The “gig economy” gave rise to a set of startups centered on assembly the wants of freelance and self-employed staff, from labor marketplaces Upwork and Fiverr to consumer administration instruments like Honeybook. London-based SteadyPay focuses on fixing one main ache level for these staff — earnings volatility — which might make managing one’s private funds way more sophisticated. Workers who lack an everyday earnings stream usually can’t entry loans from conventional monetary establishments, making it harder for them to make ends meet.
SteadyPay CEO and co-founder John Downie, who had spent most of his profession constructing tech options for banks, realized that current lending options didn’t tackle the wants of staff with irregular earnings.
“Decades of traditional underwriting and a heavy reliance on FICO credit scores have been holding back a lot of innovation in the space. While for gig and freelance workers there were other solutions for pensions and things, there was very little in the credit space [before SteadyPay],” Downie mentioned.
Founded in 2018, SteadyPay’s core providing is its income-smoothing product, which tops up a person’s checking account when their earnings fall beneath their month-to-month common. Users pay a month-to-month price of £4 per week, or simply over $5 a month, for the service. They can repay the top-ups interest-free, and solely owe repayments again to SteadyPay once they make above their common earnings in a given month, CEO and co-founder John Downie instructed Thealike in an interview.
The firm has over 9,000 energetic customers on the platform throughout a wide range of industries, most of whom are between 22 and 40 years outdated, Downie mentioned.
Downie described SteadyPay’s mannequin as “Netflix for credit,” explaining that early conversations with prospects illustrated their need for a easy, interest-free product. He discovered that customers weren’t essentially in search of the product with absolutely the price — as a substitute, they wished an answer that was predictable and steady.
The firm underwrites customers on the platform via a man-made intelligence-based mannequin. Its algorithm primarily leverages data from “open banking” information, which is safe buyer data that enormous United Kingdom banks are required by legislation to share with third events and technical service suppliers. It additionally incorporates some transactional banking information and customers’ public social media data to foretell a customers’ creditworthiness, Downie mentioned.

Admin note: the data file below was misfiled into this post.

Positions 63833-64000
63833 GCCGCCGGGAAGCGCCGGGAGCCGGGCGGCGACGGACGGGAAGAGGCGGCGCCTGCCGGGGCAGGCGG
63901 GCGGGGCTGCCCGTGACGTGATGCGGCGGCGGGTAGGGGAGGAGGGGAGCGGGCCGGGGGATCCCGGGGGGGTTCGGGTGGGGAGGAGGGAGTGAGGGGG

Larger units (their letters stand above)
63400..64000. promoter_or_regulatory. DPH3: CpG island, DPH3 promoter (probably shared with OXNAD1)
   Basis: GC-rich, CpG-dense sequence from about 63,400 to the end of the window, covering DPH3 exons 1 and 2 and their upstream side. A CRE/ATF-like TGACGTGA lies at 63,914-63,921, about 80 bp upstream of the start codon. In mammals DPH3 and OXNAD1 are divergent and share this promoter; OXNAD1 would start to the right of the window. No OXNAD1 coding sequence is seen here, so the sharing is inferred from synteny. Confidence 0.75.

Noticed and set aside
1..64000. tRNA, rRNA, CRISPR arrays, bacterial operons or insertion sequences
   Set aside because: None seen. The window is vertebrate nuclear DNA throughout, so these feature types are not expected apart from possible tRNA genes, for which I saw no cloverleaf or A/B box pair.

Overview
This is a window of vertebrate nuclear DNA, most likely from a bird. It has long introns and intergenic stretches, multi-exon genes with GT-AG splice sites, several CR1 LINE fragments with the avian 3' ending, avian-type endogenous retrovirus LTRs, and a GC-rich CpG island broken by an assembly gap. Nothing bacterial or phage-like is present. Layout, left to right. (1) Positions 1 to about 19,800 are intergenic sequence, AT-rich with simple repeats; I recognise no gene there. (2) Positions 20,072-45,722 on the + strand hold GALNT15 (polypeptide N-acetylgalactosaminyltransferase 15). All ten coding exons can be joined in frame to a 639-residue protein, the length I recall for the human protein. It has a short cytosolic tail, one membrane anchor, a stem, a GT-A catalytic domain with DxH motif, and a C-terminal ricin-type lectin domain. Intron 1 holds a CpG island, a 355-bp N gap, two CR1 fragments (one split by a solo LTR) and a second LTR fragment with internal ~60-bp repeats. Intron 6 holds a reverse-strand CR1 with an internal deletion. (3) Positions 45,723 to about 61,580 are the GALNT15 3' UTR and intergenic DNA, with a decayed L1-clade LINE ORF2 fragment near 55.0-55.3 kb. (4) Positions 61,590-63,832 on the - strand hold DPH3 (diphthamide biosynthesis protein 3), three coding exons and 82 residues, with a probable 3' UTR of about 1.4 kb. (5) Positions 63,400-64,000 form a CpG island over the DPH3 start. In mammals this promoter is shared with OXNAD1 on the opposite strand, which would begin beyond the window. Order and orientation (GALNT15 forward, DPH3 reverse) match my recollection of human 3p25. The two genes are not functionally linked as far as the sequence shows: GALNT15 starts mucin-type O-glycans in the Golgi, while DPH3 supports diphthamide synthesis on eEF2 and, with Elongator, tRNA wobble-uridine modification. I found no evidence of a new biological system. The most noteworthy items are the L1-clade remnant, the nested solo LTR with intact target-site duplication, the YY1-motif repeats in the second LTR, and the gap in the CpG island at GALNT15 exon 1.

The common month-to-month top-up per buyer is about £250, and the utmost steadiness a person can keep on SteadyPay at any given time is capped at £1,000, Downie’s co-founder and SteadyPay COO/CFO, Oleg Mukhanov, instructed Thealike. Since switching from a extra handbook, rules-based underwriting course of to the AI-based algorithm, SteadyPay’s buyer default charges have stayed constantly beneath 10%, he added.
SteadyPay makes loans immediately from its steadiness sheet right this moment, a strategic selection Downie mentioned helps the corporate preserve full management over its underwriting course of. Eventually, although, the startup will possible companion with an area financial institution to supply the capital, he added.
SteadyPay introduced right this moment that it raised $5 million for its Series A spherical led by European enterprise capital agency Digital Horizon, which focuses on fintech and SaaS corporations. Digital Horizon isn’t new to the house — the fund can be an investor in Oxygen, a San Francisco-based startup that additionally affords a credit score product focused at freelancers and was reportedly in talks to boost a $70 million spherical at a $500 million-plus valuation late final yr.
Both current and new buyers participated in SteadyPay’s newest fundraise alongside Digital Horizon, together with Ascension Ventures (by way of their affect Fair By Design fund), the U.Ok. authorities’s Future Fund, and a few angel buyers, in accordance with the corporate. SteadyPay raised its seed round in 2020, bringing in £2.9 million of debt and fairness financing on the time.
In addition to including an embedded B2B providing on its platform, the corporate plans to make use of the brand new funds in three areas, Downie mentioned.
One purpose is to broaden into further merchandise, partly by leveraging its trove of information to make AI-based insights obtainable to customers. Another precedence is to widen its buyer base by focusing on small enterprise homeowners and micro-entrepreneurs, who usually face related earnings challenges to freelancers and have an identical risk-return profile, in accordance with Downie.
The firm additionally needs to make use of the brand new capital to broaden into “at least one” worldwide market, Mukhanov mentioned.
While Mukhanov didn’t title a selected nation the corporate is focusing on, he mentioned that the U.S. could be a good marketplace for the product as a result of “the percentage of freelance workers [in the U.S.] is even higher than in the U.K., and the level of government support or other welfare support is even lower … meaning that the need for this product would be even higher.”